The indispensable Mayor Bloomberg

New York Mayor Michael Bloomberg is convinced that the Big Apple will need his financial skill for at least another four years. And so Bloomberg, who would have been term-limited next year, convinced the New York City Council to amend the city’s term-limits law so he can seek re-election in 2009.

This despite the fact that voters in New York have twice approved term limits. But the change was no gimme for Bloomberg. The 29-22 vote in favor of amending the law came only after 20 hours of intense council debate.

Still, if Bloomberg truly believes he is so indispensable to the city, he should be able to convince the voters of New York to amend the term-limits law. Instead, with polls showing that city residents overwhelmingly opposed the idea, he chose to ask only the permission of the City Council.

Voters, of course, will still have the opportunity to make their displeasure known. They can reject Bloomberg’s bid for a third term when the city election rolls around next year.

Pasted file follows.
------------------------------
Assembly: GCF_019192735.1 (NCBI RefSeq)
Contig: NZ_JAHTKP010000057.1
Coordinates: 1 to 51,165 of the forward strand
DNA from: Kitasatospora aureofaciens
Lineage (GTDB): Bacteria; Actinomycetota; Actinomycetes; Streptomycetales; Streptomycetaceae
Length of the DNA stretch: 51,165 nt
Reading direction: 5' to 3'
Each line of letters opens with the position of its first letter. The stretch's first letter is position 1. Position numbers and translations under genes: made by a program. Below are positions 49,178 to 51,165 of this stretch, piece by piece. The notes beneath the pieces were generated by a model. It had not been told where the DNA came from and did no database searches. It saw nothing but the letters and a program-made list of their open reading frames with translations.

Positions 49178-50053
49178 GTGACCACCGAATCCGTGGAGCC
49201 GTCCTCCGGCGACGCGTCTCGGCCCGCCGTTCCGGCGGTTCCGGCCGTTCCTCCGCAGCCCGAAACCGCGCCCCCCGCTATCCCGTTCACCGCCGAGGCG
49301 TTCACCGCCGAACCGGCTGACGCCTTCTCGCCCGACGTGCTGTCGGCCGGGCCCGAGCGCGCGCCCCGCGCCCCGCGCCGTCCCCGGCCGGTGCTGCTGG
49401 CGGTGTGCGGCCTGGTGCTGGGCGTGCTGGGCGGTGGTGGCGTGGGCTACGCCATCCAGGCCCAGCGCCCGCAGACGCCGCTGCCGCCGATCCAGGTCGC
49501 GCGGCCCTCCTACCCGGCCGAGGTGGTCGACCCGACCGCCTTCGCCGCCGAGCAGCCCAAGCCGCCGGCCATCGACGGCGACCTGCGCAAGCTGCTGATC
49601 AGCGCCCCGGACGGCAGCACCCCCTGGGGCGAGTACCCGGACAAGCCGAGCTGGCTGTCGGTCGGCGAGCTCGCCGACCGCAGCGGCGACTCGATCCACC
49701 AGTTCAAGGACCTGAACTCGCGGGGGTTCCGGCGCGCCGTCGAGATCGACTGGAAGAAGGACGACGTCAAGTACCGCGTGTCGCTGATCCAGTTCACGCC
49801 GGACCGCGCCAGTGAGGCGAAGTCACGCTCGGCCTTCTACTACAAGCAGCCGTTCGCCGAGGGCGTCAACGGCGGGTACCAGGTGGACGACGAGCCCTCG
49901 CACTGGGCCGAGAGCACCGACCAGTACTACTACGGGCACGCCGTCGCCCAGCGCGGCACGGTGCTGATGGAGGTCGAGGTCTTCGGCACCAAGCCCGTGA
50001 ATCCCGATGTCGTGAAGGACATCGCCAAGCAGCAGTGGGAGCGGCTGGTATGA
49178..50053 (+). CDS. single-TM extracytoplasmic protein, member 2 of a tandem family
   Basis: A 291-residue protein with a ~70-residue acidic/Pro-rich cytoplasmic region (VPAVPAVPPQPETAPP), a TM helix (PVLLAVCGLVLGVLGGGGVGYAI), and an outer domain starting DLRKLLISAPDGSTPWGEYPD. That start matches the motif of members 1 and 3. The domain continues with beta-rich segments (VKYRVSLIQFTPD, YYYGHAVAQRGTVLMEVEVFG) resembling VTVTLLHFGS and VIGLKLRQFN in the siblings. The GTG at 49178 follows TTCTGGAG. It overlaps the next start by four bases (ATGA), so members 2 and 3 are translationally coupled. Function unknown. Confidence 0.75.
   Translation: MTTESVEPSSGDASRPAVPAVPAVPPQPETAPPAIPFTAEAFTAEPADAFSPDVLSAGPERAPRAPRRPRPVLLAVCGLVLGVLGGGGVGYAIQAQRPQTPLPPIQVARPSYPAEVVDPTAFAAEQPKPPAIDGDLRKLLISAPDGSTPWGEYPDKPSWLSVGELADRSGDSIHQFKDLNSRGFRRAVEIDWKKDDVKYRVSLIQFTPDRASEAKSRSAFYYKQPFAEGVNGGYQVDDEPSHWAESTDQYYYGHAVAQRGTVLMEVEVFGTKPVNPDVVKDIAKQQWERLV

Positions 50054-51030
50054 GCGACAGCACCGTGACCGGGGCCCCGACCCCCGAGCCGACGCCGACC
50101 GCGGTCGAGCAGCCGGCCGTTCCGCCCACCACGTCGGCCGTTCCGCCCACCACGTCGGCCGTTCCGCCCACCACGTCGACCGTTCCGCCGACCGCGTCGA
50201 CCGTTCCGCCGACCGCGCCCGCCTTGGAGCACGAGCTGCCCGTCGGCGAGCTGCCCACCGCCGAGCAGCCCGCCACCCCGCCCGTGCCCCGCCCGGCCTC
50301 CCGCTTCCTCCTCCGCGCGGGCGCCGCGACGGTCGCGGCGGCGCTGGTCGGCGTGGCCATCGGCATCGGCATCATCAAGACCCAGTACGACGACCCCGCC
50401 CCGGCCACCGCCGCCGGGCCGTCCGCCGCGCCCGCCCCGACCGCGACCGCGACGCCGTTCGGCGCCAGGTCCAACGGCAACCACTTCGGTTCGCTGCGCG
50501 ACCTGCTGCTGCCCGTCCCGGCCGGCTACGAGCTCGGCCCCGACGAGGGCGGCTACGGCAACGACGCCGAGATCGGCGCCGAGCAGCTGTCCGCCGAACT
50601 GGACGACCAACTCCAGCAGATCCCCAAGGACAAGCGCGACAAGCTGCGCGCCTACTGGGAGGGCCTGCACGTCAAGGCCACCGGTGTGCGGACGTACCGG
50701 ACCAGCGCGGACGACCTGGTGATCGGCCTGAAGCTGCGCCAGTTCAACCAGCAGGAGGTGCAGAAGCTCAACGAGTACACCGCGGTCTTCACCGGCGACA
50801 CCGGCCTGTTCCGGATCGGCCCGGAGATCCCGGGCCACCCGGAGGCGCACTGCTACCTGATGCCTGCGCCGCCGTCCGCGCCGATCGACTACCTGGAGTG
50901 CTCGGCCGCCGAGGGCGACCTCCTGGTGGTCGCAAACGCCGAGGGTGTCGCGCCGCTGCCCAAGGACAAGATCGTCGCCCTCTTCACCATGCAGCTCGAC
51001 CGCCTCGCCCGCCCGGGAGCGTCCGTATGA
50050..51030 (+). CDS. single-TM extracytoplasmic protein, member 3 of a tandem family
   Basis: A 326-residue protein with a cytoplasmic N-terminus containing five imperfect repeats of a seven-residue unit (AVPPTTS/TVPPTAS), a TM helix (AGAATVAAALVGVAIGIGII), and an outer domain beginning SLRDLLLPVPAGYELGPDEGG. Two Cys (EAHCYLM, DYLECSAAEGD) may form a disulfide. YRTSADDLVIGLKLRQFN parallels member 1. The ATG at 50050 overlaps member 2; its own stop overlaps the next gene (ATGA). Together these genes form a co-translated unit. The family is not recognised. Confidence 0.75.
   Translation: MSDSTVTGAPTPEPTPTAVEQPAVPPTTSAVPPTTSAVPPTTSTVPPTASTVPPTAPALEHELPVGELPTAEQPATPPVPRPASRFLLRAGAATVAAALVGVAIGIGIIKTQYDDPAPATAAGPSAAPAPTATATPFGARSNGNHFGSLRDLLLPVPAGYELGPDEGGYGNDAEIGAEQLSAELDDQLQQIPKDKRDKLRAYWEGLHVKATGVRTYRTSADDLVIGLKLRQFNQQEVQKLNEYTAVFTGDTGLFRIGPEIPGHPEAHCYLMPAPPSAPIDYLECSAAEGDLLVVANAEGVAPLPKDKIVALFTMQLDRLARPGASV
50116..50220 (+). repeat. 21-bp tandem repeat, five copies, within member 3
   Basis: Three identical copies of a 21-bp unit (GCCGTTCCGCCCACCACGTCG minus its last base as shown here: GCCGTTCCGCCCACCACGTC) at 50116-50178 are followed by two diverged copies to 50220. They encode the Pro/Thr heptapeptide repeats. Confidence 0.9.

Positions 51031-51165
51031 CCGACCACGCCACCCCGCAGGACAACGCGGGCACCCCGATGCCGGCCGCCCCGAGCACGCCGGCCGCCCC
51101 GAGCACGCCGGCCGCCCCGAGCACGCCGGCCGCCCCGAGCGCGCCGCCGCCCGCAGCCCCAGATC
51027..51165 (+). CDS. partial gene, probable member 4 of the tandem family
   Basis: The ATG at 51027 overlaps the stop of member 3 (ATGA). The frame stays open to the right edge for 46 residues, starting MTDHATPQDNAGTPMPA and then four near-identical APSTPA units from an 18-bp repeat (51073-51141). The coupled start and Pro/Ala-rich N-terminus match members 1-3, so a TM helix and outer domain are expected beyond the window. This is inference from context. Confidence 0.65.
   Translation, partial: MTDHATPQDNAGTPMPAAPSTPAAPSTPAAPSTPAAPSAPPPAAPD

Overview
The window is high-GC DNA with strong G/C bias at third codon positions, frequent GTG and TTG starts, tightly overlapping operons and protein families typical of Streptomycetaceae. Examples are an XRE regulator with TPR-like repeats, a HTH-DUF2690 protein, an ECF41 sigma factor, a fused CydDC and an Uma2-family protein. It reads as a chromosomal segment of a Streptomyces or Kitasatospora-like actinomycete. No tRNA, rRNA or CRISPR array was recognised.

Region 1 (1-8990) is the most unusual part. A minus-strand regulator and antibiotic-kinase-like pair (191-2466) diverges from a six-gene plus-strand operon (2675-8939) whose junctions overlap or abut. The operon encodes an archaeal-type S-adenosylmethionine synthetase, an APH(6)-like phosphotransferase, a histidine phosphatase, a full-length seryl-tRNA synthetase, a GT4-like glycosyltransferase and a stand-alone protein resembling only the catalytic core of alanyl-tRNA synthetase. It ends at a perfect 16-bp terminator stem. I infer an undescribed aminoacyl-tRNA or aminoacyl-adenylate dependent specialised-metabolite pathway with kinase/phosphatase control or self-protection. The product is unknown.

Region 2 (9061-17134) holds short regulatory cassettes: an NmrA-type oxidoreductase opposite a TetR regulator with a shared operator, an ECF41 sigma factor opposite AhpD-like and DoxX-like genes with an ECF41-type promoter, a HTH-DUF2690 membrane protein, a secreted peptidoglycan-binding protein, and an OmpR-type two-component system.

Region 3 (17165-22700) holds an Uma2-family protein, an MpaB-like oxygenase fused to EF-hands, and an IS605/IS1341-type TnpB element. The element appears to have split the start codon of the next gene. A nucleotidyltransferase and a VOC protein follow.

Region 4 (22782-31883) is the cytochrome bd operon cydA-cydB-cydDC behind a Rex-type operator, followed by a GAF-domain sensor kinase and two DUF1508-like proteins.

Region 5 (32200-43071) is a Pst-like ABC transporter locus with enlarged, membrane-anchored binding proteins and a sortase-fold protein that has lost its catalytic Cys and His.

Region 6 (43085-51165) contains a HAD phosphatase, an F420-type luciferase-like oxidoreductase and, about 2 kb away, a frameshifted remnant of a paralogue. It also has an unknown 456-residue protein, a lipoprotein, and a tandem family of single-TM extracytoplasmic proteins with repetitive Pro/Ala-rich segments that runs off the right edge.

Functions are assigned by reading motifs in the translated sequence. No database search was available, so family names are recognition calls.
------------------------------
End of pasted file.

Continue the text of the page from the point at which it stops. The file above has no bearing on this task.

However, with the power of the incumbency behind him, not to mention a personal fortune estimated at $20 billion, Bloomberg has a great advantage in that election. Already, it’s been reported that several potential candidates dropped their campaign plans when the council voted to allow Bloomberg to seek another term.

This newspaper has long backed term limits for most public officials, even though we recognize there are both benefits and costs that come with such laws. But it is amazing to us how many public officials such as Bloomberg, when nearing the ends of their appointed terms, determine it is in the best interest of the people they serve for them to extend their time in office.


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